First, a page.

Newly published images may reveal that Intel's forthcoming Sapphire Rapids CPU might feature roughly 72-80 cores, considerably more cores than initially thought.
Hardware blogger YuuKi_AnS, known for various leaks, has published pictures of what is claimed to be Intel's Sapphire Rapid chiplets. This time around he removed the dies from the substrate and exposed their flip side. To great surprise, this reveals a 4×5 group of similar elements which are believed to be Sapphire Rapids' CPU cores. With each chiplet carrying 20 dies (or die candidates, specifically), higher-end Sapphire Rapids processors could have as many as 80 cores, whereas lower-end chips would of course feature fewer cores.
Previously it was reported that Intel's Sapphire Rapids will come with up to 56 Golden Cove cores, based on a slide that presumably came from Intel. That 56-core Sapphire Rapids CPU was claimed to have a TDP of 350W.
The disassembled Intel Sapphire Rapids sample is exactly the same CPU that was first pictured in February, more than three months ago, so it is not a new sample or an old sample, but the very sample that was obtained from an Intel partner either early in 2021 or late in 2020.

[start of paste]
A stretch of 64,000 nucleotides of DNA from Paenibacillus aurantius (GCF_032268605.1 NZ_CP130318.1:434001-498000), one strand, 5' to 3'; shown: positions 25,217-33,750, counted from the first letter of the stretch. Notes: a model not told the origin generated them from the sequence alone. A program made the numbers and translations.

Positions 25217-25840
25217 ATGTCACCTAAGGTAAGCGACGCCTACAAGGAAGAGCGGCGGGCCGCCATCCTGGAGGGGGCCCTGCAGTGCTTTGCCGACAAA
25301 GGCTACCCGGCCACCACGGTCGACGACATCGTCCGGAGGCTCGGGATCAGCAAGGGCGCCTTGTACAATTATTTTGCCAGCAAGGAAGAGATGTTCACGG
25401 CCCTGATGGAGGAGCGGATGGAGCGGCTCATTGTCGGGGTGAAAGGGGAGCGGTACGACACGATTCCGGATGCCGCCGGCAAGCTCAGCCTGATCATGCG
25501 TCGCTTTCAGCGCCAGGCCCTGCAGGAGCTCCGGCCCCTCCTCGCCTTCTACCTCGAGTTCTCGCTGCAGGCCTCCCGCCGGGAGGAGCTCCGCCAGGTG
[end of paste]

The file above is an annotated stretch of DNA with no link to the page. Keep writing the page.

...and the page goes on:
According to market rumors, Intel supplied its Sapphire Rapids samples with 28 enabled cores, and many believed that the company activated only half of the cores that its chiplet physically had (i.e., 7 out of 14). As it transpires, Intel's Sapphire Rapids features 20 cores per chiplet, which theoretically allows Intel to build SPR processors with up to 80 cores. Meanwhile, 56-core CPUs will have six redundant cores per chiplet, which is way too many. By contrast, two redundant cores per chiplet would enable 72-core CPUs.
Keep in mind that Intel has never confirmed the number of cores it plans for its Sapphire Rapids processors, and plans could always change. So take all this server silicon speculation with a few multi-core grains of salt.